Getting started

Version 3 is available via GitHub. Add it to your Gemfile to try it out:

gem 'savon', github: 'savonrb/savon'

Instantiate Savon with a URL or the path to a local WSDL document.

client ='')

Operations are separated by service and port and you need to specify them to get an Operation to call. Savon exposes the services and ports defined by the WSDL along with their namespace and endpoint for you.

For most services, this will return a Hash with a single service and a single port, but some services actively use multiple services and ports so you need to know about them. Here is an example for a WSDL with a single service and port.

  'AccountService' {
    ports: {
      'AccountPort' {
        type: '',
        location: ''

With this, you can get a list of Operations for a service and port:

service_name = :AccountService
port_name    = :AccountPort

client.operations(service_name, port_name)
# => ['updateStatus', 'openCase', ...]

and more importantly, you can ask for an Operation:

service_name   = 'AccountService'
port_name      = 'AccountPort'
operation_name = :updateStatus

operation = client.operation(service_name, port_name, operation_name)

Notice how you can use both Strings and Symbols for the service, ports and operation names. The casing matches the casing defined by the WSDL. Savon no longer converts names to snakecase and it also doesn't treat Symbols in any special way.

Now let's look at how you can configure and call this Operation. Just like Savon exposed the services, ports and operations, it can also tell you about the operation's parameters.


This looks at the parts defined for the SOAP body and returns a Hash that follows the structure expected by Savon (needs to be formalized) to call the operation. Keys are matching parameter-/ element-names and values indicate the simple types. Currently this Hash contains both required and optional elements without a good way to indicate what's required and what's not. If you can think of a nice way to accomplish this, please let me know.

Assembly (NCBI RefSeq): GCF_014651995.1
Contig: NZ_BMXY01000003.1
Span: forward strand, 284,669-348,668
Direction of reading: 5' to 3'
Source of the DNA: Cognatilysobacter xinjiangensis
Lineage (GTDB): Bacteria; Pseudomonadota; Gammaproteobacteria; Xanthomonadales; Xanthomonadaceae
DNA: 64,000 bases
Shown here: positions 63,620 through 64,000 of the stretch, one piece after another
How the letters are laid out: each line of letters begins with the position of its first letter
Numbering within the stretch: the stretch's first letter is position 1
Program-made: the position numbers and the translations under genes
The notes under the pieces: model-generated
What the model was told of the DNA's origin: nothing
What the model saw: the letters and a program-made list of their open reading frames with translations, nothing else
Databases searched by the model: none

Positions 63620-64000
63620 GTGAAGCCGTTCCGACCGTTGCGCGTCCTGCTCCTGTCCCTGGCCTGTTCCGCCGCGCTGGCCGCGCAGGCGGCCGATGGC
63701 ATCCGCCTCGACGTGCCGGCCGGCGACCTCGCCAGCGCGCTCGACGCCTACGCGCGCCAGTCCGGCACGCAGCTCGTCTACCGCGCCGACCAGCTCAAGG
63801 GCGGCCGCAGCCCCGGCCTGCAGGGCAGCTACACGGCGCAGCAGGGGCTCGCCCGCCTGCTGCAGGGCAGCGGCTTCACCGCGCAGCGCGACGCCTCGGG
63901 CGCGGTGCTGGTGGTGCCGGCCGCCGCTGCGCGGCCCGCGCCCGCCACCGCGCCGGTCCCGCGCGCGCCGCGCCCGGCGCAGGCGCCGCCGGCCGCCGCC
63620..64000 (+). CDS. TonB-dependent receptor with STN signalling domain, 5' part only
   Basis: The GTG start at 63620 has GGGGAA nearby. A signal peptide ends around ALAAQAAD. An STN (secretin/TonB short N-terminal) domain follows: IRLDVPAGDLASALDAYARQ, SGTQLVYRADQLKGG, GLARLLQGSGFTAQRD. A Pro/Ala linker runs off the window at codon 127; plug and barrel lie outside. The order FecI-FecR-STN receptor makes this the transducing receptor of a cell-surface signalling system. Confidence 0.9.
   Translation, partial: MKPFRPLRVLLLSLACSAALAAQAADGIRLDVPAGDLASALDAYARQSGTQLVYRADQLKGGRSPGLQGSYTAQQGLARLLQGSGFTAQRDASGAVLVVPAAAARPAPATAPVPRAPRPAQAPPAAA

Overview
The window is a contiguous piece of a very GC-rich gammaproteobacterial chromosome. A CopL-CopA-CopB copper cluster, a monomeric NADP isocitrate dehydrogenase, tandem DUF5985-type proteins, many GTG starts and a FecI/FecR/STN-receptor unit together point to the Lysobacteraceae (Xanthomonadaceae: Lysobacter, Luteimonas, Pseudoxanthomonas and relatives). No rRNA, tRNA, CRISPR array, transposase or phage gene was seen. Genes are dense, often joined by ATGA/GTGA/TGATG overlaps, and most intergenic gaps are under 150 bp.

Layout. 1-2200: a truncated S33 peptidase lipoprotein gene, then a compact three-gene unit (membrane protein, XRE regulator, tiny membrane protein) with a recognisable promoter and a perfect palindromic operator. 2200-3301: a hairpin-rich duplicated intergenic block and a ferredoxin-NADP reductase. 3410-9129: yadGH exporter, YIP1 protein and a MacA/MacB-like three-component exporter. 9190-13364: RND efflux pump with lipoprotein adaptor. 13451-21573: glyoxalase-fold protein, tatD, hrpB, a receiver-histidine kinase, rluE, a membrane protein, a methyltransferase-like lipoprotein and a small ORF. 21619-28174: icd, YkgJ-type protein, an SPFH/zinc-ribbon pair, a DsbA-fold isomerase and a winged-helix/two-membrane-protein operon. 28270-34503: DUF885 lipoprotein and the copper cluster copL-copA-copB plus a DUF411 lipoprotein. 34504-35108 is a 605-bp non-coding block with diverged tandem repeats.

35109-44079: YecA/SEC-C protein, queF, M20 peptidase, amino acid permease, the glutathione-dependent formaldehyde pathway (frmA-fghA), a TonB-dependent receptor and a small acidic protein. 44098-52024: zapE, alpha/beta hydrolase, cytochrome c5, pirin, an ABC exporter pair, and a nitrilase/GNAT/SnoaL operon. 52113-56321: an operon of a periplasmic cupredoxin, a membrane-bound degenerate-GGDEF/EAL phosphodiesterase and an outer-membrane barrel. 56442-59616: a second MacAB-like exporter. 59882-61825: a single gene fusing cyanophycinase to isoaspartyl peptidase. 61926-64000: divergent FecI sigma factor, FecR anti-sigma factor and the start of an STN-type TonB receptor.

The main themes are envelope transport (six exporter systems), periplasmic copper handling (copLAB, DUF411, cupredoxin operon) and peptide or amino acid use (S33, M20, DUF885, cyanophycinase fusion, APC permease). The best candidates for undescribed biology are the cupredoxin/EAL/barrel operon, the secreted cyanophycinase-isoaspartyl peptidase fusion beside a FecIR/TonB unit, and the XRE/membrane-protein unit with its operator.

updateStatus: {
    accountID: 'string',
    accountStatus: 'string'

Savon also knows the parts defined for the SOAP header and of course you can create an example Hash for that as well. In case Savon returns an empty Hash, then there is no header and you don't need to care about it.


SOAP headers are currently limited to what's defined by the WSDL, but support for WSSE authentication and other header-based extensions can certainly be added later.

Knowing the expected parameters for the SOAP header and body, you can add your values, set the header and body and call the Operation.

operation.header = {
  Security: {
    UsernameToken: {
      Username: 'admin',
      Password: 'secret'

operation.body = {
  updateStatus: {
    accountID: 23,
    accountStatus: 'closed'

response =

This returns a Response object which currently kind of works like the Response returned by Savon 2.0, but this may still change. The main focus right now is on delivering a nice interface for requests and working with parameters.

Apart from the header and body, the Operation also features a couple of other properties which probably don't need to be explained in detail right now, so here they are. Agile documentation ;)

# Accessor for the SOAP endpoint.

# Accessor for the SOAP version.

# Accessor for the SOAPAction HTTP header.

# Accessor for the encoding. Defaults to 'UTF-8'.

# Accesor for the HTTP headers. Defaults to include the SOAPAction and Content-Length.

These properties affect both the request XML and the HTTP headers and until I find the time to document them, you can generate the request XML without actually calling the service and discover how those work.

This returns the most beautiful SOAP you have ever seen!


More documentation coming soon. Please follow the guide, give it a try and provide feedback!

In case this crashes, please provide your WSDL for testing purposes. The ticket for this is over at savonrb/wasabi#27.

Thank you!